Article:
with Peach Chut-salsa


  • 2 pounds pork roast, a 4-rib rack of pork

Rub: 
  • 1 1/2 jalapenos, leave seeds & ribs in for lots of heat, remove them for less heat - cut into 1/2" pieces
  • 7 large garlic cloves, paper skins removed
  • 3 tablespoons kosher salt
  • 1 tablespoon onion powder
Marinade:
  • 2 cups peach nectar
  • 1/4 cup cider vinegar
  • 1 tablespoon onion powder
  • 1 tablespoon granulated garlic
Glaze:
  • 1 peach, pitted
  • 2 tablespoons stoneground mustard
  • 1 tablespoon cider vinegar
  • 1/4 cup honey
  • 1 tablespoon kosher salt
Chut-Salsa:
  • 3 peaches, cut in half, stones removed
  • 1 medium onion, peeled, cut in half lengthwise
  • 2 jalapenos, whole
  • 4 cloves garlic, whole, left in skins
  • 2 tablespoons honey
  • 2 tablespoons red wine vinegar
  • 1 tablespoon kosher salt
  • 1 tablespoon stoneground mustard


Using a small, sharp knife, deeply pierce roast on all sides. Massage the rub into all the cuts, using all the rub, all over. When it is thoroughly covered, carefully put the roast into the ziptop bag that contains the prepared marinade. Refrigerate for 3 hours, remove from fridge and let it marinate another hour at room temp. 

Prepare smoker as you normally would using peach wood - if you can find it. I really don't think it makes a difference. Feel free to use apple, hickory or your own favorite variety.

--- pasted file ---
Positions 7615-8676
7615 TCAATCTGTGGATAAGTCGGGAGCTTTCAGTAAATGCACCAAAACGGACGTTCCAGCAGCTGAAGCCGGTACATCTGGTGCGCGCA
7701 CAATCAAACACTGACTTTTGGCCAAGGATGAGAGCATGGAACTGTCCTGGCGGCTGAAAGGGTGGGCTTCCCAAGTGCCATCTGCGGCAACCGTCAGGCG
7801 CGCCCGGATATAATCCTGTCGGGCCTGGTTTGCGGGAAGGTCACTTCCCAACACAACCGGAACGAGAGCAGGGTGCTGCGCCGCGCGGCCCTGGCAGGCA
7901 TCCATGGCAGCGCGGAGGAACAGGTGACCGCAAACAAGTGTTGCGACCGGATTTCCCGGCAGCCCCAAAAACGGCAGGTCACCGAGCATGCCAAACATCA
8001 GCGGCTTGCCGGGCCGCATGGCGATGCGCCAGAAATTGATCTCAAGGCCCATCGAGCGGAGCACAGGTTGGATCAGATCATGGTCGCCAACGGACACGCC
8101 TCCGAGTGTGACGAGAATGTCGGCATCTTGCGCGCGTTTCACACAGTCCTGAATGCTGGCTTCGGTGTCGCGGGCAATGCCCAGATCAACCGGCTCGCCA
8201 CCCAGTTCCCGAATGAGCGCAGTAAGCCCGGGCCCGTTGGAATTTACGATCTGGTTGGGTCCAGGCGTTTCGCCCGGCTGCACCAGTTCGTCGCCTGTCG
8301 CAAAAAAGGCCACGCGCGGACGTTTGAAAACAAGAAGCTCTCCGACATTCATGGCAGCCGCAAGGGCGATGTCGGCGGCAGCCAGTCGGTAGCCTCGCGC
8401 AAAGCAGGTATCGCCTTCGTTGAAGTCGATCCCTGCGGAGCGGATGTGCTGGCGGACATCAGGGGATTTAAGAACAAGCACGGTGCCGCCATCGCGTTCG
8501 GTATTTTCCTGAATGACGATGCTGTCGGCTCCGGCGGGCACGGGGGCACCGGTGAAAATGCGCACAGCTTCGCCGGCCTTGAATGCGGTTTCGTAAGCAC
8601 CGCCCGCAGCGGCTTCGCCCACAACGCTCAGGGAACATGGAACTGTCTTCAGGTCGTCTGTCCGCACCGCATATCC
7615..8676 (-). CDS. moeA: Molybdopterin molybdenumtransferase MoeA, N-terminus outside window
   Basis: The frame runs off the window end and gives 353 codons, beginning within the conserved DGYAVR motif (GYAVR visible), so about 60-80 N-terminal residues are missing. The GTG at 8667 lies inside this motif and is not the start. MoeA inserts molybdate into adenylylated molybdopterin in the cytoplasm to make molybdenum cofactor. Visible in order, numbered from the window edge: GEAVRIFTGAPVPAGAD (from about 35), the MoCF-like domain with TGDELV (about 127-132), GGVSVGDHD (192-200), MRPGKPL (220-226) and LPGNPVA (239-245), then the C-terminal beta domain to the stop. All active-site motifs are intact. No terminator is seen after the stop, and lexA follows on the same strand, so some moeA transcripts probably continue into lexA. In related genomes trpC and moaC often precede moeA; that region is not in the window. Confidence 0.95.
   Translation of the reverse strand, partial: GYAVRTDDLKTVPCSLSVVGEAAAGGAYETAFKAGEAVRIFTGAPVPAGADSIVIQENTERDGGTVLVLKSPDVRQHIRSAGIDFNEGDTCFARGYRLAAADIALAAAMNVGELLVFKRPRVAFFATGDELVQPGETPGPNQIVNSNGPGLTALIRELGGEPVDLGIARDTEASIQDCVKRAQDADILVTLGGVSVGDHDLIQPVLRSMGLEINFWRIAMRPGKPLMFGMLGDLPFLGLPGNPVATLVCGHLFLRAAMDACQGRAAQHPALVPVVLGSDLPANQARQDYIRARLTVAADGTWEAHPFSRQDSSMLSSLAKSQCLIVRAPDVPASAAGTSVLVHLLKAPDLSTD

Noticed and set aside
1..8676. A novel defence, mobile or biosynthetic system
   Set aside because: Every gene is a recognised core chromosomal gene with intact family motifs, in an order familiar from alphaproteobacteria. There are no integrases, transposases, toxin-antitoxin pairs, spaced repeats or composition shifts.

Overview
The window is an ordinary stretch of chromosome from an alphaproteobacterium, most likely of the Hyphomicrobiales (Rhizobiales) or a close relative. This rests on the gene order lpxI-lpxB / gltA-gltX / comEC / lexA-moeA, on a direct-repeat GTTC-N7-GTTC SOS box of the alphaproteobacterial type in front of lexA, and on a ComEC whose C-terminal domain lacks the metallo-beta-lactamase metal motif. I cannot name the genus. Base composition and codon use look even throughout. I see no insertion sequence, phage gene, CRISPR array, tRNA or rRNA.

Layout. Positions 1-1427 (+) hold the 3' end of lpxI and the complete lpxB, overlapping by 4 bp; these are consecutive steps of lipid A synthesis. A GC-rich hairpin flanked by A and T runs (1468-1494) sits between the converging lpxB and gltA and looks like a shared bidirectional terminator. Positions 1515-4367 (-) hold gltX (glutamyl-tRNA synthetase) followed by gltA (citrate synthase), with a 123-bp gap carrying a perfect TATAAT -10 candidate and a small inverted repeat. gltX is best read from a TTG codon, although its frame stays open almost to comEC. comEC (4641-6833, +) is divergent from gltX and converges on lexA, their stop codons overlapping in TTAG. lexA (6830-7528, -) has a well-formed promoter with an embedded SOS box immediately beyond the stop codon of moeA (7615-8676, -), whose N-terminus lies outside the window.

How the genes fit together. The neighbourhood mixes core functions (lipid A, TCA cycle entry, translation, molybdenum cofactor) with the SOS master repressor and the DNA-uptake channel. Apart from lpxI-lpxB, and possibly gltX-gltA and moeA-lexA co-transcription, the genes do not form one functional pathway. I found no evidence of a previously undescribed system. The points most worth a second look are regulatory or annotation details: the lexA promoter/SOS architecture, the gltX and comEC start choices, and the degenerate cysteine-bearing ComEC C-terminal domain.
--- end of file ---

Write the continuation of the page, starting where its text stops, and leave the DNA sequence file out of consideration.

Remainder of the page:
Once the smoker is ready to roll, put the roast on bone side down. Smoke the roast for about 2 hours before putting the peaches and veggies on. Let those smoke for about an hour, remove and let the roast continue to smoke for another 1-2 hours. 

The length of time it takes to smoke depends on your smoker. You know your smoker best, so use your own best educated smoking judgment for when it will be done to your own taste.

Glaze about 1/2 an hour before removing from smoker. Let it rest for about 20 minutes before carving.
 

Rub: Put the 7 garlic cloves, kosher salt & granulated onion into a food processor and pulse until finely chopped. Set aside.
 

Marinade: In a large ziptop bag, add peach nectar, 1/4 c. cider vinegar, 1 T granulated onion and 1 T granulated garlic. Set aside.
 

Glaze: Add the pitted peach WITH the skin on, 2 T mustard, 1 T vinegar, 1/4 C honey and Kosher salt to the food processor. Process until pureed. Add additional honey to desired consistency.
 

Chut-salsa: Finely dice the smoked peaches and veggies and add to a medium bowl. Add 2 T honey, 2 T red wine vinegar, 1 T Kosher salt and 1 T stoneground mustard. Mix well and serve as a condiment atop slices of pork.



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2 comments:

Jeff said...

Very nice recipe. What temperature where smoking at? And what temperature did you take your meat out?

Linda Weissert said...

Thanks for checking out Dinner Plan-it, Jeff! Smoking temp was kept between 225 and 250 degrees. Internal temp? Not sure. We took it off when we thought it was done to our liking. The perils of teaching yourself how to smoke sometimes result in missed steps. You can be sure that when the outside weather is warm and we can smoke once again internal temperature taking will be part of the new routine. Go with your gut...works for us!